I’ve had my share of disagreements with Arnold Kling on the subject of credit default swaps in the past, but he has a good idea today:
Regulators and accountants could require firms that are net sellers of credit default swaps to translate those positions into bond holdings and put these synthetic bonds on their balance sheets. My guess is that had such a policy been in place in 2000, the CDS market would not have taken off.
My guess is that Kling’s guess is wrong: there were actually very few net sellers of CDS, and in any case for most of this decade the stock market seemed to think that ever-expanding financial balance sheets were a good thing, not a bad thing. But yes, definitely: if you’re a net seller of protection, then the notional amount of credit that you’re exposed to should be considered an asset on your balance sheet, just as it would be if you owned that credit in bond form.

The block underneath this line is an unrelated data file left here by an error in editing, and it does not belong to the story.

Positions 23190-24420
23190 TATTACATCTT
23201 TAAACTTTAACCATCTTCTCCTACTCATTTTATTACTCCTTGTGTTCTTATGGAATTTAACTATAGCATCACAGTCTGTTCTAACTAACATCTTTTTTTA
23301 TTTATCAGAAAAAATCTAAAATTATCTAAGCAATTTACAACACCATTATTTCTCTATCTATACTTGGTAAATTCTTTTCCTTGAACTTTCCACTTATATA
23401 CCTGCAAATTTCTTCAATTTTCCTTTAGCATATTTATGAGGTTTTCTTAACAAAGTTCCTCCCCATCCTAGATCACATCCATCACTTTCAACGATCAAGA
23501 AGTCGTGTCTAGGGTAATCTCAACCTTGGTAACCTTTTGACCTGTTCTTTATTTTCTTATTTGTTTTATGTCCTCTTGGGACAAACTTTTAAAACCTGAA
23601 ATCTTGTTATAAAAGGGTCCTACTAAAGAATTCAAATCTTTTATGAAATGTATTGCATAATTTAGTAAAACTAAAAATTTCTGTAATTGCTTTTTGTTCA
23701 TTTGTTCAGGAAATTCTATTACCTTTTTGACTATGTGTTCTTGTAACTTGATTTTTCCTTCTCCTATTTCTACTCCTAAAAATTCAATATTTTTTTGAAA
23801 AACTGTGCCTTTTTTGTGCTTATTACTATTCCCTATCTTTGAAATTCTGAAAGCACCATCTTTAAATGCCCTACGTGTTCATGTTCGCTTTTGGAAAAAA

It is conceivable that the the monolines — which were by far the largest publicly-listed net sellers of protection — might have thought twice about continuing their escapades in the CDS market if there would have been such an enormous effect on their balance sheet. Doing so would have brought them more into line with the buyers of synthetic CDOs, who were the other large net sellers of protection, and who invested up front all the money that they could possibly lose.
Kling’s other point is that it’s hard to buy long-dated derivatives on the big exchanges in Chicago: if you want something with a maturity of three years or longer, you need to buy it in the OTC markets. That’s true, but he’s wrong that "it is quite difficult to take a position of any size" in long-dated options: those OTC markets are huge, and in many cases substantially larger than the exchange-traded markets. And they seem to work pretty well, in the absence of massive players like AIG taking large net positions (on the order of hundreds of billions of dollars) in the market.